As the conversation about retirement readiness expands to address what happens after retirement, plan sponsors must face a host of pros and cons, as well as regulatory issues surrounding income-related products. According to Christopher Jones, chief investment officer (CIO) and executive vice president of investment management at Financial Engines, one concern of plan sponsors is how difficult it might be to unwind a specific income product or bring it outside the plan if they decide there is a better choice.
Fiduciary lock-in is a core issue that creates some rejection of these products, Jones said. The issue of guarantee does answer longevity protection, Jones said, and certainly annuities are an important piece in reaching a solution. But this doesn’t necessarily mean the product must be in the plan.
One possibility is a managed account that allows for an annuity purchase to take place outside the plan, so that a plan sponsor can offer access to a stable income stream without having to put insurance into the plan, a solution that can appeal to both the participant and the plan sponsor. A key difference is that this solution does not make the decision of when to annuitize, Jones said. “Very few people are comfortable annuitizing,” he said, because of behavioral reasons and safety concerns. “People are unwilling to translate an account balance into an income stream.” Later, when they’ve had a chance to acclimatize to retirement, perhaps in their 70s, they are much more likely to see the benefit of longevity protection.
The reality is, Jones said, not every person should have everything annuitized. “If a household needs more annual income, the best way to do that is to buy more Social Security income. Defer the start date of your benefits and significantly increase the amount of payments—it’s a screamingly good deal, better than private insurance companies. Annuities are a core component and can be efficient and appropriate, but there are other ways to annuitize.”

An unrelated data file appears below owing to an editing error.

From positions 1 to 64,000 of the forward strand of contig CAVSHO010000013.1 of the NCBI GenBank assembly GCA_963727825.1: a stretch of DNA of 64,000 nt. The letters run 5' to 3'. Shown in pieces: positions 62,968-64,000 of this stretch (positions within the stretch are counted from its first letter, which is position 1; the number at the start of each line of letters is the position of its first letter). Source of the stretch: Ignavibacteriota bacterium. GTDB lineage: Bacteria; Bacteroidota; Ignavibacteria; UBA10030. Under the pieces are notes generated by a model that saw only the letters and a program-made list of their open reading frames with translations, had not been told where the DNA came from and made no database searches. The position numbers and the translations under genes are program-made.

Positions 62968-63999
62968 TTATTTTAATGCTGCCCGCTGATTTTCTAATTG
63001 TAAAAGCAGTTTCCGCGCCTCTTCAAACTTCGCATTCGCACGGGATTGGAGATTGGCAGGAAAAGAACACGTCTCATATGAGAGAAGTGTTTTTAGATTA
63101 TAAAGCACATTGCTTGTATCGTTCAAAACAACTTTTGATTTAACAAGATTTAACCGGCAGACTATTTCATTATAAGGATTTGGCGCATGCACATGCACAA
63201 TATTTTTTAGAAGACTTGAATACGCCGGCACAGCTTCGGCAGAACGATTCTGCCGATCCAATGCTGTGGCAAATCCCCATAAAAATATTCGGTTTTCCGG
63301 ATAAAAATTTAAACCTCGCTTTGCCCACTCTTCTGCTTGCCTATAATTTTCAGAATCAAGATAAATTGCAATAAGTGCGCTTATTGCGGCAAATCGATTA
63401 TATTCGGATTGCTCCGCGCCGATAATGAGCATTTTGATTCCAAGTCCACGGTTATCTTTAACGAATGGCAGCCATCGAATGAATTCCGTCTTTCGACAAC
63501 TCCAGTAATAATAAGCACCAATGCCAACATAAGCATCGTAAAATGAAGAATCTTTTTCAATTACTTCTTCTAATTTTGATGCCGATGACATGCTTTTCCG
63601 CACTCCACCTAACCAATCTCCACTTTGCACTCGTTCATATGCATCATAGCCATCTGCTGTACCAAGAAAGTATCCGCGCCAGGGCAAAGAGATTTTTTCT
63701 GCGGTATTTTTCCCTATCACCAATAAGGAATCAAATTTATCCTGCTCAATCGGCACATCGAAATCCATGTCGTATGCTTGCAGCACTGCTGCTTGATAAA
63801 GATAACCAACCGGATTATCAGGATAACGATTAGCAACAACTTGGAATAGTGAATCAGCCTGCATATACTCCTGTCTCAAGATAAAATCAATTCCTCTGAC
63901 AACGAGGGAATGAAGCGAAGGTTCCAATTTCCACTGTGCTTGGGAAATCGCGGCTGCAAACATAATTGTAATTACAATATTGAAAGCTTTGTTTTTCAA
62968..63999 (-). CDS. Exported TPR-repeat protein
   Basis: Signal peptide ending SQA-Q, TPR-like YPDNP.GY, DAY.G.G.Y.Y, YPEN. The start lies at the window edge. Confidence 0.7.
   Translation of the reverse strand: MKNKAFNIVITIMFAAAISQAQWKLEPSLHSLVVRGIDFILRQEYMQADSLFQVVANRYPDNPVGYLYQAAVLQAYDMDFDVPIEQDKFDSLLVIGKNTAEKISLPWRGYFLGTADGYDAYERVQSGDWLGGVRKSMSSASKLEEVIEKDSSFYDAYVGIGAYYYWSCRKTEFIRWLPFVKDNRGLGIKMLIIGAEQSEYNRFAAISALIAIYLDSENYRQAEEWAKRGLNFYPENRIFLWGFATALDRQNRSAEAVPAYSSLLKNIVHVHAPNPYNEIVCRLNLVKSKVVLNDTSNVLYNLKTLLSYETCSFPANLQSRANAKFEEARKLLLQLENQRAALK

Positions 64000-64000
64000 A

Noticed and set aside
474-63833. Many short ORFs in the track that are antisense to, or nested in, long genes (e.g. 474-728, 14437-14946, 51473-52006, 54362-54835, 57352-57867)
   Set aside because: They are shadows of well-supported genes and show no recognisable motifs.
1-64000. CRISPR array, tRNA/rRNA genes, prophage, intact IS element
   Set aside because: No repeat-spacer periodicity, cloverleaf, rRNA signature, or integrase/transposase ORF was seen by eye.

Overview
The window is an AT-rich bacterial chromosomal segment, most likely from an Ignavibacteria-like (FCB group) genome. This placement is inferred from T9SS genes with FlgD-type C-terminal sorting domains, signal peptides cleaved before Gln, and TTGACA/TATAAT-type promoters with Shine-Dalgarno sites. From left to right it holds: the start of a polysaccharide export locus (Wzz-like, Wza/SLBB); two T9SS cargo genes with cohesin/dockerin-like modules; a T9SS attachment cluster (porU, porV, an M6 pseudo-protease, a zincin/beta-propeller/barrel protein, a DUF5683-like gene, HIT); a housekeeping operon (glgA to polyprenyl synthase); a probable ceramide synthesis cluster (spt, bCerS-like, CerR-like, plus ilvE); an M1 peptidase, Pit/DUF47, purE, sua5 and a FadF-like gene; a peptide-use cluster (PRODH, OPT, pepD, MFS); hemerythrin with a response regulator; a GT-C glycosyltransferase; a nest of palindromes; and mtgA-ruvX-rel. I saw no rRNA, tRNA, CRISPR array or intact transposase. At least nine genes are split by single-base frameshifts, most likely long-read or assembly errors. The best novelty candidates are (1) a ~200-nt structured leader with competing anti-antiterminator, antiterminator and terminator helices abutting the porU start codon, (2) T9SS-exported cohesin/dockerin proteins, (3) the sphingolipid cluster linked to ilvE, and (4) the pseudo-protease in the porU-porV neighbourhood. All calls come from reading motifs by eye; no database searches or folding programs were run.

“How is the average participant supposed to understand this whole concept of retirement income?” asked Michael Perry, president of Retirement Advisors LLC. “We’ve done a great job educating participants during the accumulation phase,” he pointed out. “We educated them very well on how to construct a portfolio based on their individual tolerance for risk. Now we want them to pay extra for a different idea 10 years away from retirement. We want them to be more aggressive when they’re scared or less aggressive, depending on what they chose.”
Finding a Fit
David Kaleda, principal at Groom Law Group, weighed possible concerns plan sponsors should have about their responsibility under the tax code of the Employee Retirement Income Security Act (ERISA). “I think the current rule construct does work,” he said. “Even guaranteed products could fit in the current scheme. It doesn’t fit neatly, and some would argue it doesn’t fit well.”
One issue is the shift in thinking that has taken place since the rules were put in place, Kaleda says. Accumulation—snowballing into the biggest possible account balance—was the main point when the rules were put into place, with very little focus on the concept of decumulation. How participants should spend this money, and how they should make it last simply were not at the forefront of regulators’ and others’ thinking.
As an example, Kaleda pointed to the safe harbor regulations for qualified default investment alternatives (QDIAs). “Some people believe you could make the argument that a lot of guaranteed products and managed account products will fall under the QDIA,” he said. “I’ve heard from plan sponsors they would rather see an actual safe harbor built in.”
Kaleda said the constant struggle plan sponsors face—that tussle between advice and education—is another issue. Plan sponsors so often ask if they are giving education or advice, he said. “The general rule is, plan sponsors are willing to be fiduciaries in a lot of places, but not with respect to providing information on specific retirement income solutions,” he said. “They don't want to be investment advice providers to their participants.”
Plan sponsors want to know, if they offer something with an insurance product in the plan, what the impact would be on their fiduciary duty? “The kicker is that the regulations are focused on situations where the plan sponsor fiduciary is making the decision to annuitize or purchase a product that is insurance just one time,” he said. “Once the decision is made, the person is outside the ERISA system and plan sponsors don’t have to worry,” Kaleda pointed out.
On tax issues, Kaleda pointed to the recent guidance on qualifying longevity annuity contracts (QLACs). “If we have a deferred income annuity feature within a plan, also known as a QLAC, the Treasury Department said you could implement those and not run into required minimum distribution problems,” he said. “Whenever you add features like this, you always have to consider the tax ramifications as well as ERISA.”